Oslo Summer School in Comparative Social Science Studies 1995


International and Inter-cultural Comparative Analyses in Political Science: Analyses of Attitudes towards Social Inequality and towards the Role of Government

Main discipline: Political science
Lecturer: Professor Peter Ph. Mohler, and Dr. Richard G. Topf
Institution: London Guildhall University, UK
Dates: 31 July - 4 August, 1995
 

Objectives
The courses focuses on approaches to international and intercultural comparisons in political science, based upon social survey materials. Following a survey of possible approaches to comparative methodology, the emphasis will be upon an outline and critique of the tradition developed by Almond and Verba in The Civic Culture, leading to a consideration of contemporary approaches to comparative empirical research. The latter will include a review of both the theoretical and epistemological questions which arise from the use of individual-level survey data for macro-comparisons, and the technical problems associated with intercultural projects.

Comparative survey data on "attitudes towards social inequality" and on the "role of government" will be used both to illustrate the review and critiques already outlined above, and for the associated practical exercises.


The lecturer
Professor Peter Ph. Mohler is Director, ZUMA. the Centre for Survey Research, Methodology and Analyses, Mannheim, Professor of Mannheim University, and heads the Secretariat of ISSP, the International Social Science Programme. Professor Mohler studied sociology, linguistics and philosophy in Frankfurt and Giessen, Germany, and received his doctorate in 1978 from the Justus Liebig University in Giessen. He was awarded his Habilitation in 1986 from the Johann Wolfgang Goethe University in Frankfurt. His interests include comparative studies, first of long term value changes in Germany, and then across time and between nations, within the framework of the ISSP. In both cases, he uses a systems theory approach to identify borders of macro social systems in time and space.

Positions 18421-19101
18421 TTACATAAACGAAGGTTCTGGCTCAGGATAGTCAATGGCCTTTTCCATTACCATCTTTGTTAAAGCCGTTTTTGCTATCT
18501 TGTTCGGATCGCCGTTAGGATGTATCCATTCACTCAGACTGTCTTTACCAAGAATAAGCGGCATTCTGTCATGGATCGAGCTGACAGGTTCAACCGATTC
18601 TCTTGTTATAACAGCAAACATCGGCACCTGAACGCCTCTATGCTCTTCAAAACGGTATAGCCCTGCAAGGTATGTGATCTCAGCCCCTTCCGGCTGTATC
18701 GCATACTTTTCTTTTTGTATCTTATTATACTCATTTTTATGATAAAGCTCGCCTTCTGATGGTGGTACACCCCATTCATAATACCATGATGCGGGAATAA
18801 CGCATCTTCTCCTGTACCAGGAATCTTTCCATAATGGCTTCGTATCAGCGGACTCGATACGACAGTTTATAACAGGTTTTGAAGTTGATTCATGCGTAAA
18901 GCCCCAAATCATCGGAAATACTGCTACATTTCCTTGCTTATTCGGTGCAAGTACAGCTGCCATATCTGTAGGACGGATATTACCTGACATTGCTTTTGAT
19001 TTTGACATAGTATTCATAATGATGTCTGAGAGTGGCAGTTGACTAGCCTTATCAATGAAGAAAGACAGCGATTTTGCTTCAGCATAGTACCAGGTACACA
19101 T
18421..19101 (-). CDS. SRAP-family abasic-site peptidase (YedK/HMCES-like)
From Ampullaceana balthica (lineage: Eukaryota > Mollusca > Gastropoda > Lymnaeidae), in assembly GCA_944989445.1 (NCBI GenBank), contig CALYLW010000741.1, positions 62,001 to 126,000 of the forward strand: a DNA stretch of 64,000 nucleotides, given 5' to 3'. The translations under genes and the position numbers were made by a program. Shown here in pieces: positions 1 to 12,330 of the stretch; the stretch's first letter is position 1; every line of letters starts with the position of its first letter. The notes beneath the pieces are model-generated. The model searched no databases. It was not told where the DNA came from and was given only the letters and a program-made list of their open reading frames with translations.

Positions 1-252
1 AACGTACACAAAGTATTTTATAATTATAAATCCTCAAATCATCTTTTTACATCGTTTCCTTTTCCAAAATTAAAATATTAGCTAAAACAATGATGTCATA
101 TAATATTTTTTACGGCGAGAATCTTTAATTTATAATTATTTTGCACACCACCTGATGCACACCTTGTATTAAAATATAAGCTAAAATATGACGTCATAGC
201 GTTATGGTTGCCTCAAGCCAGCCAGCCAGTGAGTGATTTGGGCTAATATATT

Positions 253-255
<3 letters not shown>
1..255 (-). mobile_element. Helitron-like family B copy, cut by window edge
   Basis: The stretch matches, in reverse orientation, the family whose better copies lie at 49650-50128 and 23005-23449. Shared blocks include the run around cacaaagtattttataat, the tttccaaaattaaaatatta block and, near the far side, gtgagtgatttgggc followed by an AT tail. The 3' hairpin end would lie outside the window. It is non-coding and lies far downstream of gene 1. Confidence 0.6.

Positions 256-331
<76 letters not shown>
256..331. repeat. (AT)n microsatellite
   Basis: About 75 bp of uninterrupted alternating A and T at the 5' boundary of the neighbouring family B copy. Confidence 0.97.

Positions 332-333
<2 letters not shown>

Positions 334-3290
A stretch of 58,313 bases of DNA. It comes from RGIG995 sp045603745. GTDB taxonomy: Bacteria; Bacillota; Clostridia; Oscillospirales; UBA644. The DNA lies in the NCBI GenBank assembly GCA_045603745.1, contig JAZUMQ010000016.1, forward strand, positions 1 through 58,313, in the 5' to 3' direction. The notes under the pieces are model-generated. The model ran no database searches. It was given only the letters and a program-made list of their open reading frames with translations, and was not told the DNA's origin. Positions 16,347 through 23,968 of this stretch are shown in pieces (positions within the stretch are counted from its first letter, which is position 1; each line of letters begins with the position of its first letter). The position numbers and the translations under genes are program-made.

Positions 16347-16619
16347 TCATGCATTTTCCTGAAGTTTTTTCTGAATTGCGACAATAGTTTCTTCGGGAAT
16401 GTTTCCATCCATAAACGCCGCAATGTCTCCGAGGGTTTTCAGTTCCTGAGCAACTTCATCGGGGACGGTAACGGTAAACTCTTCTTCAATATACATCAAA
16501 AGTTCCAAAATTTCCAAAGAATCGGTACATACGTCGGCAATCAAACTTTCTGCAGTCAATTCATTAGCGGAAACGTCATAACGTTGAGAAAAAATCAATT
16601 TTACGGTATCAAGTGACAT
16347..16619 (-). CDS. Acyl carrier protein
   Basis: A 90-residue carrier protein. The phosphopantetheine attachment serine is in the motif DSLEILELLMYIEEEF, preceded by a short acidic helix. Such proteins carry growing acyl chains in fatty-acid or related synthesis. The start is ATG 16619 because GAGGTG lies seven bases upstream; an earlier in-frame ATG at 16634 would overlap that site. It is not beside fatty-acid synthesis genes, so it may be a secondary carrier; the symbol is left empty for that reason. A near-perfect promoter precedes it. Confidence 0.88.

Dr Richard G. Topf is Reader in Politics in the Department of Politics and Modern History, London Guildhall University, and Director, Centre for Comparative European Survey Data. Before entering academic life, Richard Topf spent some ten years in the Administrative Class of the British Civil Service, working in London and Brussels. In 1976 he joined Nuffield College, Oxford, and he was awarded his D Phil in Politics by the University of Oxford in 1984. Richard Topf's research interests and publications range for contemporary theories of political identity and the state, to comparative empirical analyses of political culture, to comparative public policy.